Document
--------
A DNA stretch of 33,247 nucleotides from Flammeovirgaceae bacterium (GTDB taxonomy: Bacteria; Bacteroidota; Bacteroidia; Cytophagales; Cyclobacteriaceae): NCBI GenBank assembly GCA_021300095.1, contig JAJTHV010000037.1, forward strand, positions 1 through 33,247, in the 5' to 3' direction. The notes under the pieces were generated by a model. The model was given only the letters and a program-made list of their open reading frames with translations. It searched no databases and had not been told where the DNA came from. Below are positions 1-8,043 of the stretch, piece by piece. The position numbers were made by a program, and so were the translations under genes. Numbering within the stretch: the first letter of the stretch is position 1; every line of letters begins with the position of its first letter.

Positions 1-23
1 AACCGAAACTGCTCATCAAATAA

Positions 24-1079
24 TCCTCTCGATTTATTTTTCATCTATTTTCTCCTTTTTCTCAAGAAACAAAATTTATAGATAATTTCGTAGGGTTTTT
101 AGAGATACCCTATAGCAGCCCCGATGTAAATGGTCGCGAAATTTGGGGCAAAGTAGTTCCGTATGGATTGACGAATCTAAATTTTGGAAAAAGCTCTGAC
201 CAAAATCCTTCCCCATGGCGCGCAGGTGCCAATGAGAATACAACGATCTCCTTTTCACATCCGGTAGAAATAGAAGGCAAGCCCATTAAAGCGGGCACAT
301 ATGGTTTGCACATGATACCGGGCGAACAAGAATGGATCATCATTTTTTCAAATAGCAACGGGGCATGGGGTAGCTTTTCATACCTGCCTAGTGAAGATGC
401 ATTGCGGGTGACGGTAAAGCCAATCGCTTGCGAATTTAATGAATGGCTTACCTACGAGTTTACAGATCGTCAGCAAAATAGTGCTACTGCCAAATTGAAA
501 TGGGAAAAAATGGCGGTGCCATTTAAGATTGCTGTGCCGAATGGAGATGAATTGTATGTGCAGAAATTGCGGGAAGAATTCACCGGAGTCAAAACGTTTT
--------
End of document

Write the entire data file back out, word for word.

A DNA stretch of 33,247 nucleotides from Flammeovirgaceae bacterium (GTDB taxonomy: Bacteria; Bacteroidota; Bacteroidia; Cytophagales; Cyclobacteriaceae): NCBI GenBank assembly GCA_021300095.1, contig JAJTHV010000037.1, forward strand, positions 1 through 33,247, in the 5' to 3' direction. The notes under the pieces were generated by a model. The model was given only the letters and a program-made list of their open reading frames with translations. It searched no databases and had not been told where the DNA came from. Below are positions 1-8,043 of the stretch, piece by piece. The position numbers were made by a program, and so were the translations under genes. Numbering within the stretch: the first letter of the stretch is position 1; every line of letters begins with the position of its first letter.

Positions 1-23
1 AACCGAAACTGCTCATCAAATAA

Positions 24-1079
24 TCCTCTCGATTTATTTTTCATCTATTTTCTCCTTTTTCTCAAGAAACAAAATTTATAGATAATTTCGTAGGGTTTTT
101 AGAGATACCCTATAGCAGCCCCGATGTAAATGGTCGCGAAATTTGGGGCAAAGTAGTTCCGTATGGATTGACGAATCTAAATTTTGGAAAAAGCTCTGAC
201 CAAAATCCTTCCCCATGGCGCGCAGGTGCCAATGAGAATACAACGATCTCCTTTTCACATCCGGTAGAAATAGAAGGCAAGCCCATTAAAGCGGGCACAT
301 ATGGTTTGCACATGATACCGGGCGAACAAGAATGGATCATCATTTTTTCAAATAGCAACGGGGCATGGGGTAGCTTTTCATACCTGCCTAGTGAAGATGC
401 ATTGCGGGTGACGGTAAAGCCAATCGCTTGCGAATTTAATGAATGGCTTACCTACGAGTTTACAGATCGTCAGCAAAATAGTGCTACTGCCAAATTGAAA
501 TGGGAAAAAATGGCGGTGCCATTTAAGATTGCTGTGCCGAATGGAGATGAATTGTATGTGCAGAAATTGCGGGAAGAATTCACCGGAGTCAAAACGTTTT